Lusie Schellenberg is a Switzerland based artist, whose paintings have been exhibited nationally, as well as in Russia and Germany. Her works, a few of which will be included in SINGULART’s Summer Flash Sale feature distinctive landscapes, seascapes, and cityscapes, created using oils and acrylics on canvas. Schell finds beauty in the summer mood. Three of her paintings that are being exhibited in the sale are painted from the angle of flight, inspired by the view from an airplane ride over Switzerland. We sat down with Lusie to talk more about her inspiration, motivations and how her artworks capture the different moods of summertime and particularly the sea.
What are your artistic influences and which other artists are you most inspired by?
In every work of art there is a powerful energy, laid down by the hands of the painter. In my youth , the art of Renaissance painting by real titans, great and unsurpassed masters: Leonardo da Vinci, Michelangelo Buonarotti, Raphael, Michelangelo Merisi de Caravaggio had a huge impact on my creativity. Later – the era of Romanticism of the 19th century., K. P. Bryullov, Ivan Aivazovsky, D. Constable, Francisco de Goya, T. Gerico. Impressionism-Monet, A. Kuindzhi, I. Levitan, F.Savrasov. Realism-R.Boneo, I. Repin, E. Wyeth, I want to mention separately one artist – whom I am a fan of – Salvatore Dali.
Where do you find your inspiration to paint?
Ideas for paintings, inspiration-this is a very simple question! I am a very creative person and the world itself is already an inspiration for me, as well as a whole book or thought, our eye notices everything and the brain processes it. Ideas are in the head, and the world helps to bring them to the canvas. Example-today there was a very gray sky, a thunderstorm and the mood is gray-white-and in my head the image of a girl already falls on this gray-so I have already made a sketch and imprimatur for the painting.
Can you tell us a little bit about your process of creation?
As Ralph Acampora said, “If you are in harmony with the basics, you will always find a reliable route map.” I always focus on the basics, reflecting reality as it is, with elements of notes of my own taste, so that the viewer understands what I want to convey in my artwork. The idea, or the image, which I decide to transfer to the canvas, comes first either from my sketches, or I immediately transfer the image from my head to the prepared canvas. The canvas is always primed, then a color tone can be applied. Perspective is very important for me. After all, space is built by the shape of the object formed around it. A strictly connected spatial form on a sheet is already a kind of composition, this is already 70 percent of the work. Next imprimatura, then the drawing begins.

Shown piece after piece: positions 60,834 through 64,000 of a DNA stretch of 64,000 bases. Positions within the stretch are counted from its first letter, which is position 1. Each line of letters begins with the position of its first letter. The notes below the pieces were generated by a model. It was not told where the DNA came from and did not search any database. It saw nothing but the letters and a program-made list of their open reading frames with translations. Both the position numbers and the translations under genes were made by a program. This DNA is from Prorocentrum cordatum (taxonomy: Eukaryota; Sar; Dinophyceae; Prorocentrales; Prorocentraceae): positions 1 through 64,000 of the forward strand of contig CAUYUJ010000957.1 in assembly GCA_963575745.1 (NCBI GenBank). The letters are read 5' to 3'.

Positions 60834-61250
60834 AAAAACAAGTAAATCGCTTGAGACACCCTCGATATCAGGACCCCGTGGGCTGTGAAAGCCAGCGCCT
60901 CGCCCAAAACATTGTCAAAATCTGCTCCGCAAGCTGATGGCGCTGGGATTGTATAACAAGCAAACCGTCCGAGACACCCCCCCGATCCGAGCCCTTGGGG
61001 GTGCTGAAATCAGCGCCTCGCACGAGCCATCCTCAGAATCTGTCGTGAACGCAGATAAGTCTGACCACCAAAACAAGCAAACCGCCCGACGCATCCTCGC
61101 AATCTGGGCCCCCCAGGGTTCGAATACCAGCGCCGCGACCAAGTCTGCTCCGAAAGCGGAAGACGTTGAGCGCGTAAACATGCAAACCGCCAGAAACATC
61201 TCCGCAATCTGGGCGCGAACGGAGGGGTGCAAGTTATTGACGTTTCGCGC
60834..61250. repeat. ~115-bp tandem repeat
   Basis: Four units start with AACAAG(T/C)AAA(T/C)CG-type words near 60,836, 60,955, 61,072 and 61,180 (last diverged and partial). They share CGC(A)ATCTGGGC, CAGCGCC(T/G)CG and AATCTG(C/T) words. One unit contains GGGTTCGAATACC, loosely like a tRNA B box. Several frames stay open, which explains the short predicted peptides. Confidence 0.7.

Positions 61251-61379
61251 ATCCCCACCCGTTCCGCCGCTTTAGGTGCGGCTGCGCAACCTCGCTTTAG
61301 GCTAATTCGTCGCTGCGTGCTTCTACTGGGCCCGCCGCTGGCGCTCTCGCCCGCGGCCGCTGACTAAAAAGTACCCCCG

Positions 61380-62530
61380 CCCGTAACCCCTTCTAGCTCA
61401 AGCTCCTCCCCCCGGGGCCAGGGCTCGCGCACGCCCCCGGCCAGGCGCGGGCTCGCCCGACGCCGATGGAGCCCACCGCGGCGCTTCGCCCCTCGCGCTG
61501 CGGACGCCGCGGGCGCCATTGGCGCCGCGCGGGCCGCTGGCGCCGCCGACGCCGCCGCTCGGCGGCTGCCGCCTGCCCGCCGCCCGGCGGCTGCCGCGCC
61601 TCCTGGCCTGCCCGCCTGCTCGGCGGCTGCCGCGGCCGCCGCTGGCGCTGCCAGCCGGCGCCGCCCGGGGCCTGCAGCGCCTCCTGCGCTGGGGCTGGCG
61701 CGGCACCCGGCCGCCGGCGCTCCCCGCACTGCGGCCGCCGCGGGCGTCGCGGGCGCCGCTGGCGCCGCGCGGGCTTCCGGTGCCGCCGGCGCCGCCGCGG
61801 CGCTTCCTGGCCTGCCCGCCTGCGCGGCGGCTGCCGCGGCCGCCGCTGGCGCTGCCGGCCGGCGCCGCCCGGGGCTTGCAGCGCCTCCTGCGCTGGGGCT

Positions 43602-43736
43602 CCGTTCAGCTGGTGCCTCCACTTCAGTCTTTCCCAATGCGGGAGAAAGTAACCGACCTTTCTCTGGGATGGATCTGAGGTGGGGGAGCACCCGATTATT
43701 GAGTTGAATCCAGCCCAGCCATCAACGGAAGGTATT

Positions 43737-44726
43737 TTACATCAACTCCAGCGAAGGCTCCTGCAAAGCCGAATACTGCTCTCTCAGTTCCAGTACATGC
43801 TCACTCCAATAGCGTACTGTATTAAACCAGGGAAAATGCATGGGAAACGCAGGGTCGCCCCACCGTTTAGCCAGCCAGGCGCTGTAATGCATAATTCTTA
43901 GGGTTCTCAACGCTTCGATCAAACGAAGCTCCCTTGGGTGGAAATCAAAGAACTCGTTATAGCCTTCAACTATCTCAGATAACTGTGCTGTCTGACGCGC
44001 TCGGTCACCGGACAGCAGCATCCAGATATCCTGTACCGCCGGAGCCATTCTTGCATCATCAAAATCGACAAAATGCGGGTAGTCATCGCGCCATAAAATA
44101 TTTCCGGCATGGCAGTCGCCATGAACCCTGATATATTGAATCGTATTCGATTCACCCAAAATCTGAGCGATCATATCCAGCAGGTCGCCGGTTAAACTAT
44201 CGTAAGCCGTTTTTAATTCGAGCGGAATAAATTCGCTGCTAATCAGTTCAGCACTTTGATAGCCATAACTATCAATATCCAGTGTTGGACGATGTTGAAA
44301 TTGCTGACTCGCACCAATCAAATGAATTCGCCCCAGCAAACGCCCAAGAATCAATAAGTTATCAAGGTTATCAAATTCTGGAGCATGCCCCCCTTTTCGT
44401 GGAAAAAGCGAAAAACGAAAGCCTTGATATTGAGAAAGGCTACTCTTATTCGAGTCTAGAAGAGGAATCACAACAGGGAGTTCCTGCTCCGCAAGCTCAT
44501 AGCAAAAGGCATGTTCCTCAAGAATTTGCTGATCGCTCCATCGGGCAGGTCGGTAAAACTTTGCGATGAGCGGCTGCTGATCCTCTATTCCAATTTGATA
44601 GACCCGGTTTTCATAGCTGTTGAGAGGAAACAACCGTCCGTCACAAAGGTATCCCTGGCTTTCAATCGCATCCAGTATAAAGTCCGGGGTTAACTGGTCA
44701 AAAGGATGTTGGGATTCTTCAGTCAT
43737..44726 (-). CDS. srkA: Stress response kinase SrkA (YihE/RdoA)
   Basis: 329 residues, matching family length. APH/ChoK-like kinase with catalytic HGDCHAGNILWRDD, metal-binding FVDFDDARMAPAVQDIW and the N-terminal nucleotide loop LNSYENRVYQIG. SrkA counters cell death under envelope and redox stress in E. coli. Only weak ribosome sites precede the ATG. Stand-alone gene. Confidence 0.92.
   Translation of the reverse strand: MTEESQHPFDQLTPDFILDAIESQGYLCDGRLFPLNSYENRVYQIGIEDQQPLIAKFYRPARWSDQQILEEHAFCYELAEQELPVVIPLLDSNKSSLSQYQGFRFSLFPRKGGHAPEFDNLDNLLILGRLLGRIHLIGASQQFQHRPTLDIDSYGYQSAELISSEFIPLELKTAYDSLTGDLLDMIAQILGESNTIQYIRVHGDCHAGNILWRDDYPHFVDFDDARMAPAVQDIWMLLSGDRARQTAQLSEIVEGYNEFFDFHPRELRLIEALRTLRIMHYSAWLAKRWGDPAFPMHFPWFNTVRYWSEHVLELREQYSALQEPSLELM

Since I draw in different styles, the process will be different from each time. Some pictures will take a long time to draw, since they require lasing and careful study. And impasto paintings, or those painted in nature, are a faster process. The whole creative process, first, starting with the idea, its embodiment on the canvas, the layout of colors and shadows, and finishing with varnishing is a great pleasure and a song for the soul.
What attracts you to painting seascapes?
I have always loved to look at paintings with the sea. Especially Aivazovsky. In the summer, we always went to the sea and I could sit for hours and lay out the shades and semitones of water on the canvas. This whole atmosphere is a very fascinating thing. But I am very cautious about the depth of the water! This caution prompted me to draw the sea in the storm version. It’s like my emotions are in tune with the waves. The sea is all kinds of colors and shades, it is moods and life, the soul of the planet. The theme of water is symbolic for me – and some of my paintings are connected with people in the water column. Water and the sea are a symbol of life.
Do you have a favorite location to paint?
My favorite place to draw is my workshop. It occupies the entire first floor of the house. A very cozy creative atmosphere for me.
Thank you Lusie Schellenberg for taking the time to talk to us!